It’s a Book! Views from a Window Seat: Thoughts on Writing and Life

After a few weeks of ripping open envelopes to find book proofs that were just a bit off, and had to be tweaked, on Saturday morning the fourth sample copy was waiting at the post office, and this time the cover looked right. Through summer and fall, I’d been following the instructions offered on CreateSpace to publish VIEWS FROM A WINDOW SEAT: THOUGHTS ON WRITING AND LIFE, stepping forward, then taking several steps back. They give checklists that seem simple, but I found some were like the lines at Disneyworld – just when you thought you were in, there was a new and winding line. But at last I pressed “Proof approved,” and up popped something like, “Your book is now available.” Really? Really. No more buttons to push.

Views from a Window seat frontcover
Yikes. I mean Yay! Even with print-on-demand, I’d expected more lag time to check off a few more things on my pre-pub to do list. Feeling giddy, I posted a link on Facebook. Five minutes later I thought, that’s not very professional, and I’m not quite ready.  So I logged back on and already found love or looking-forward-to-it-ness I couldn’t delete.  I’m so grateful. This book came about because of people who’ve read my blog, a few of whom who’ve told me they’d like to see some of these entries collected in a book. I changed a lot, but I hope kept the flavor of writing that comes from the warm connections I’ve enjoyed online, though without the insightful and delicious comments I get here on the blog.

The self-publishing part was fun and frustrating, with the fun going first, especially in memory, because of the technical, artistic, and emotional support of my husband, Peter. As a long time self-publishing advocate he’s urged me on for decades. Luckily, he’s a patient guy, who also copy-edited the text, designed the book, coached me through technical crisis, and created the logo for Stone Door Press. I chose the name because I want my writing to have both a sense of permanence and that it can be opened and changed by readers.

Stone Door Press logo

I learned a lot and would self publish again, going about some things differently. When I decided to put together this collection of thoughts on writing, it was a relief knowing I wouldn’t go through the waiting and rejections that have marked my publishing life these past few years. I enjoyed playing with ideas for covers, then choosing a different one when I posted a picture I took of day lilies, and my brother-in-law, Bruce, commented that it would make a good book cover. Not much later, I heard him say those very words to someone else about a photo, and asked his wife if he always said that. Catherine nodded. Never mind. I like it.

Self publishing brought up aches I’ve felt while writing, too, such as considering readers, while struggling to trust my own judgments. It seems there are a lot of fonts and shades of yellow to choose from. Raising and lowering bars, and then trying to give them one last lift without going crazy. Testing the boundaries of perfectionism and being laissez-faire-ish. Choosing when to grit my teeth and when to shrug, and finding who I am in between. This time around there’s no second guessing re what will my editor think of responses, not necessarily a bad thing, but it feels cleaner not to get involved in such deflection. I already feel closer to the fact that every book is held by one person at a time. There’s the joy.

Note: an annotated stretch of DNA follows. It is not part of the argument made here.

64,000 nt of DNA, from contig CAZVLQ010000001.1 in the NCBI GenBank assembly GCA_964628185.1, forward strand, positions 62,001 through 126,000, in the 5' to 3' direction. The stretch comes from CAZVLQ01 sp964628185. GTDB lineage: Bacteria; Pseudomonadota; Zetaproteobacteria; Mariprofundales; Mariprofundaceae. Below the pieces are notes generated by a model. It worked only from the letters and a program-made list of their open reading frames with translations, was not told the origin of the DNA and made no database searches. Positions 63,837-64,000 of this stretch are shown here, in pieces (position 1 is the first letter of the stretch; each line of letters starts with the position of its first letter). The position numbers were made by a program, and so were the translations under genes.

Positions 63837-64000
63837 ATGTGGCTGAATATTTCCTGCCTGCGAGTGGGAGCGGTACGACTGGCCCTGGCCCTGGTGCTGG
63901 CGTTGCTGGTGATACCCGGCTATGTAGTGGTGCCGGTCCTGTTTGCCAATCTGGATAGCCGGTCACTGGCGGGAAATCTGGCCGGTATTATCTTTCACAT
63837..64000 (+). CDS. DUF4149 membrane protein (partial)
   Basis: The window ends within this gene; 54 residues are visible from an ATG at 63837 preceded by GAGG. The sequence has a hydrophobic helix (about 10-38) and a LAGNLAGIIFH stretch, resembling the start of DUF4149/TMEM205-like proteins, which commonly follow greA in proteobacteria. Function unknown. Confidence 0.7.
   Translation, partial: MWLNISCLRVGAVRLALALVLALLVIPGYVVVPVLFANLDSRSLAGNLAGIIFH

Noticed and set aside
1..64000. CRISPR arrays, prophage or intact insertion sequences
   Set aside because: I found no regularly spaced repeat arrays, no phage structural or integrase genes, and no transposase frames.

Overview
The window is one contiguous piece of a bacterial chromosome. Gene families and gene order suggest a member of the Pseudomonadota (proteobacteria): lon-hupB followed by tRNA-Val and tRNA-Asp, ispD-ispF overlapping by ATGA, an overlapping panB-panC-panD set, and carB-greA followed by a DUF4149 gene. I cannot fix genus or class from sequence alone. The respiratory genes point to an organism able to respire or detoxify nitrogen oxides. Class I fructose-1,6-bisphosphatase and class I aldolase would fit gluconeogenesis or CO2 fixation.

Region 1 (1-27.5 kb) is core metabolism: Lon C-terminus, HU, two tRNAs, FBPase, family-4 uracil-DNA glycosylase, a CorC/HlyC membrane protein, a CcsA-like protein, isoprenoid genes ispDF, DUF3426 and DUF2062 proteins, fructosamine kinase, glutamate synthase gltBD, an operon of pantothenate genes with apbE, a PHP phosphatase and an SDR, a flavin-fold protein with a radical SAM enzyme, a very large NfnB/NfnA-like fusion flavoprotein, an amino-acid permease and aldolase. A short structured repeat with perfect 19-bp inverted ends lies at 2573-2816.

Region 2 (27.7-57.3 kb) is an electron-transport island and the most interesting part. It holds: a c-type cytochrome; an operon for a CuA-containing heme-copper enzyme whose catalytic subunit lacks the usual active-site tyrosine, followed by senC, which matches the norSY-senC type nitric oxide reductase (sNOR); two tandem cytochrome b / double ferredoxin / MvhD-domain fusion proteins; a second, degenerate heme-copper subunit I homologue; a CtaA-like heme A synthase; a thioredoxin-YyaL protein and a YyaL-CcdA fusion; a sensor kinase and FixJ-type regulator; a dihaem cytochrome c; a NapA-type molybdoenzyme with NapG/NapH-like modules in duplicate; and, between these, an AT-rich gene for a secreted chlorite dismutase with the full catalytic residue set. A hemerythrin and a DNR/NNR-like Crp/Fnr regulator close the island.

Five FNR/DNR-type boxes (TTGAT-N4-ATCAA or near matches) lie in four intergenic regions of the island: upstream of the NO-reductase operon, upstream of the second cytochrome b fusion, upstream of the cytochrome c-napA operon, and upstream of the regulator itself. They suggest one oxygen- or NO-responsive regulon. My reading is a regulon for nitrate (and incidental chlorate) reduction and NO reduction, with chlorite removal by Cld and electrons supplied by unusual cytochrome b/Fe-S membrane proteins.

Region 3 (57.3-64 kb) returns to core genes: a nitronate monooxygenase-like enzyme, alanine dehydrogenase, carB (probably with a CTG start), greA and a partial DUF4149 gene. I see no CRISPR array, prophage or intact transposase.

Note to dear and faithful readers: I’m going to stop blogging here at LiveJournal. I hope you will read my posts at Thanks!

Rhymes on the Closet Floor

I generally write more free verse than formal, since I like working with the facts of history, which give me some structure, and the needs of narrative, with most of my poems following another as they build a world on the page. These poems are shaped by images, which echo through repetition. The echoing sounds of words we call rhyme would be too much.

Off and on for years I’ve been working on a picture book with a science-based theme. I love the subject, but something has always been off, maybe particularly my stiff voice. It finally dawned on me that I wanted something more like song, which would invite readers to join in. And with a theme of the ways that animals who look different behave in similar ways, rhyme, which uses sound to bring together two different things, seems perfect. It took me a long time to see past my habits to get that.

While I continue to gather material and trim, trim, trim, I haven’t yet decided on what poetic form I’ll use. I’m reading some ghazals, sestinas, and pantoums, and will decide if I want to work in couplets, triplets, or four-line stanzas as I decide on how much information is best. Meanwhile, I’m noting some pairs of sounds and possible refrains.

Rhyme and meter set up expectations that can feel as comfortable as in a chair where we feel coziest, but it might also knock us off that seat. The rhythm sets us up to wait for that last word, but it should surprise us, too. In poetry fro children, often that surprise is a joke, but it can be any kind of startling, waking up, and might first have an element of Really? or Wow! followed by: Why didn’t I ever see that? Readers should feel both balanced and tipping over.

It’s fun to let words knock against each other, with rhyme calling out its own needs, setting my mind to thoughts I wouldn’t have without its demands. But in this particular picture book, I can’t let it run into nonsense, but keep the lines trimmed to actual animal behavior. Fortunately, I’ve got lots of movement to enjoy, not to mention snuffling, snorting, nickering, neighing, whooshing, huffing, and RhymeZone, which is a lovely place to play.